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Life Sci. 1987 Oct 5;41(14):1731-8.

Immunosuppressive effects of chronic morphine treatment in mice.

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Department of Medical Neuroscience, Walter Reed Army Institute of Research, Washington, D.C. 20307.


In this report we describe the immunomodulatory effects of subcutaneous morphine pellets in mice, a model commonly used in the study of opiate tolerance and dependence. Mice given a single 75 mg morphine pellet displayed marked atrophy and reduced cellularity of the spleen and thymus, and an attenuated lymphocyte proliferative response to T- and B-cell mitogens (concanavalin A and bacterial lipopolysaccharide, respectively). These immunosuppressive effects were observed 72 hr following implantation of the pellet, a time point by which the mice also had developed tolerance to the antinociceptive effect of the pellet. Splenic and thymic atrophy with reduced mitogen-induced lymphocyte proliferative responses and opiate tolerance were also apparent in mice subjected to a multiple pellet implantation schedule. However, implantation of a pellet containing 37.5 mg morphine did not suppress mitogen-stimulated lymphocyte proliferation, which was slightly elevated in this group. These findings concur with other observations suggesting immunosuppression with morphine tolerance. Furthermore, we suggest that chronic morphine treatment acts as a pharmacologic stressor that mimics behavioral stress.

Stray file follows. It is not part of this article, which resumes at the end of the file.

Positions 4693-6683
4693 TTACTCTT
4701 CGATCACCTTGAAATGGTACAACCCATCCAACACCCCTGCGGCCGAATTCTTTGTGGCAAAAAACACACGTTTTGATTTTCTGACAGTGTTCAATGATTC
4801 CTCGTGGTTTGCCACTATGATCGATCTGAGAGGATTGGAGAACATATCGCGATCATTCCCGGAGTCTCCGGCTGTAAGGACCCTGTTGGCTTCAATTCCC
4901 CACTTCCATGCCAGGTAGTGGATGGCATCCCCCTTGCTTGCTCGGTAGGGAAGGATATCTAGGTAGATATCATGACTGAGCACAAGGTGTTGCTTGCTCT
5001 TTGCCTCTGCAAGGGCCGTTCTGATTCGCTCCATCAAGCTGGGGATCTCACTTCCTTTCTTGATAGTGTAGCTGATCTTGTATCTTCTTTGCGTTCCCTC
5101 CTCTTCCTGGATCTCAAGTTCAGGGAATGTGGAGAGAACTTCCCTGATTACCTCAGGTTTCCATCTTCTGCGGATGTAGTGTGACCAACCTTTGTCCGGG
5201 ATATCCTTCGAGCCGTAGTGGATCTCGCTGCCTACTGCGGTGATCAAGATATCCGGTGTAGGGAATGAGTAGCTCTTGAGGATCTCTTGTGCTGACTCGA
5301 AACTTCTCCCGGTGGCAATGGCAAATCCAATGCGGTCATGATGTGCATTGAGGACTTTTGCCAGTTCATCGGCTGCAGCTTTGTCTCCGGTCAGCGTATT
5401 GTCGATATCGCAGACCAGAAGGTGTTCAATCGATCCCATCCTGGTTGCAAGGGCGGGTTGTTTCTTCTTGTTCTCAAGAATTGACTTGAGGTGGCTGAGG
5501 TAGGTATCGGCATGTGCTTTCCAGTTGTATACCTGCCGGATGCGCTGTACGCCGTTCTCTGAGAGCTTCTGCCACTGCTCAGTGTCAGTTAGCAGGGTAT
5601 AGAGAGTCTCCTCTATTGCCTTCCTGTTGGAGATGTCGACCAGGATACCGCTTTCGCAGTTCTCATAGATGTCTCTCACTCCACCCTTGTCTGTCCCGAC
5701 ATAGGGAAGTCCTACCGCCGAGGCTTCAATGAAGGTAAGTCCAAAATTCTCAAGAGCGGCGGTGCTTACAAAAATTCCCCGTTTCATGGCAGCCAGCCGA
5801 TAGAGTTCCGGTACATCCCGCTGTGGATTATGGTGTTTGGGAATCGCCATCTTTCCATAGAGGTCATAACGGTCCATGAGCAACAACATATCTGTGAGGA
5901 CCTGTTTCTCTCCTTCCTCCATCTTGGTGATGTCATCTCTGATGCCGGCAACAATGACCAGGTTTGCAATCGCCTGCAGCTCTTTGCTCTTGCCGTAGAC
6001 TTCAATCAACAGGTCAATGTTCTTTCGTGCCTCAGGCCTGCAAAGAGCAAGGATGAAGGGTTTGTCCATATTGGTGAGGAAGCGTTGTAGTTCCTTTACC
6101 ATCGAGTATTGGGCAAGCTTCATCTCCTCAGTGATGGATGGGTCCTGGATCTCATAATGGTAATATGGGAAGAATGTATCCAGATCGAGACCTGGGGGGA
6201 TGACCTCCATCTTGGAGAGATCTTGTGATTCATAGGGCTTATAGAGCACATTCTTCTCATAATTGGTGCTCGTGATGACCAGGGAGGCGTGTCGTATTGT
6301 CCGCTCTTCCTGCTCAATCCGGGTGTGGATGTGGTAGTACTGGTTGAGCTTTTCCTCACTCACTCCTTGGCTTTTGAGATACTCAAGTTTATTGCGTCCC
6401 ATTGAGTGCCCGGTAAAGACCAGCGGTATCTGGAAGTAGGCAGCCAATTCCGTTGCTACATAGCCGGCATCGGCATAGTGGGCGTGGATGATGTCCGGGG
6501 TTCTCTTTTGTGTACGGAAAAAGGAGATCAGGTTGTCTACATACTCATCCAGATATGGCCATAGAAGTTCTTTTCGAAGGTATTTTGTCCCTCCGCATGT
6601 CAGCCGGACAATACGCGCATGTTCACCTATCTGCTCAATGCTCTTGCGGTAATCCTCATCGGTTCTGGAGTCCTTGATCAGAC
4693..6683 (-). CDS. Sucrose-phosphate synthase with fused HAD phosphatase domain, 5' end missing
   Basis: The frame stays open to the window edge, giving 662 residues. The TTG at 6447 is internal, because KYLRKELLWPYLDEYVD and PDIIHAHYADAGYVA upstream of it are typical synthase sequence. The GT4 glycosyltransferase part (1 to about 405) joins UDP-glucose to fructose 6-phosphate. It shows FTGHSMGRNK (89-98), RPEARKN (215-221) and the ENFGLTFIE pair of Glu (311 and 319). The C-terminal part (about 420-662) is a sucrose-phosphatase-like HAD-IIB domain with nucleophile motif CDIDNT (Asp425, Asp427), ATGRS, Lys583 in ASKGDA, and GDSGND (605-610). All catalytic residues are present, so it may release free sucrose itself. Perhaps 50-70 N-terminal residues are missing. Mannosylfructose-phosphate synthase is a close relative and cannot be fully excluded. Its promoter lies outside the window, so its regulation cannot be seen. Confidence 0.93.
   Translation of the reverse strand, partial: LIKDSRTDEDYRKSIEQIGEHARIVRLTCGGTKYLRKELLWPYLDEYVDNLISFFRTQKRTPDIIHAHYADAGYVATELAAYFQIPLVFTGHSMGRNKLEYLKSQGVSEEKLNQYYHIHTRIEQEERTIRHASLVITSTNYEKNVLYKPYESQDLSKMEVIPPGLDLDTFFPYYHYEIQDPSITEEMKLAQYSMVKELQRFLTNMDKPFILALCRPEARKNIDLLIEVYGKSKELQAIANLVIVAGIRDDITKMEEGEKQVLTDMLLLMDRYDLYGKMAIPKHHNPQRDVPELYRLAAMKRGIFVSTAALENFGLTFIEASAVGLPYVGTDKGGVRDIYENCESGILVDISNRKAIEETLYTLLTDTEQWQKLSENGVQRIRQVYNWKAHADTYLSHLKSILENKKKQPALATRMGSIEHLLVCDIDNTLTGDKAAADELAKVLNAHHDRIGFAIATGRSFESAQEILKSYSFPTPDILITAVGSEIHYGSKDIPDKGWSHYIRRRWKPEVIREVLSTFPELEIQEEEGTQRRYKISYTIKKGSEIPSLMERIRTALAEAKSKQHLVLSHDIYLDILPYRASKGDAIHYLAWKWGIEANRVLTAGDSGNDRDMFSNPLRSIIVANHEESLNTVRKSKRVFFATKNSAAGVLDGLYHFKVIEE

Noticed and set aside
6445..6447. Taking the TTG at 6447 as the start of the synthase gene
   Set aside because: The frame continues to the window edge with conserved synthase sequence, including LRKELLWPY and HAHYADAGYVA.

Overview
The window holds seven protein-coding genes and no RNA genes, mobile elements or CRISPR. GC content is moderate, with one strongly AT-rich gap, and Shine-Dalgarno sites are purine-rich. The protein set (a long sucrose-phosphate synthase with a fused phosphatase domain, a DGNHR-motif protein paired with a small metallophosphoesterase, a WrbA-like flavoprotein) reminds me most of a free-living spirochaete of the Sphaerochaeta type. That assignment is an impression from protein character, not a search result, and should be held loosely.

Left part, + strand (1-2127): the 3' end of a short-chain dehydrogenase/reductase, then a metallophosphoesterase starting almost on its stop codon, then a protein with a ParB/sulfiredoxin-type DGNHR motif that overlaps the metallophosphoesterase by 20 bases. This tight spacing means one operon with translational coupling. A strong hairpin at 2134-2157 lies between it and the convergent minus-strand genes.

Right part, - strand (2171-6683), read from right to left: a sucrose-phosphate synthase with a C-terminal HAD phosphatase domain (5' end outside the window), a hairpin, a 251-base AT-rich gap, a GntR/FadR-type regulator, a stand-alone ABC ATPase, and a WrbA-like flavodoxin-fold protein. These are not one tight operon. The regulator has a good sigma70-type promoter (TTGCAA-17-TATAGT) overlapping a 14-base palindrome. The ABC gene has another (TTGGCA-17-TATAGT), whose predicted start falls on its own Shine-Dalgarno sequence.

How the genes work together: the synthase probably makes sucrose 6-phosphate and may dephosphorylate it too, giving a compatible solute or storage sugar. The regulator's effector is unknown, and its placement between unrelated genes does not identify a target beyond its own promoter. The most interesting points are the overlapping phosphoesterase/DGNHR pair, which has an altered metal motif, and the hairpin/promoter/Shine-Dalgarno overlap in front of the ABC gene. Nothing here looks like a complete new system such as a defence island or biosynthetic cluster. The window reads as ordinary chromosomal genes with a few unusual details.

[Indexed for MEDLINE]

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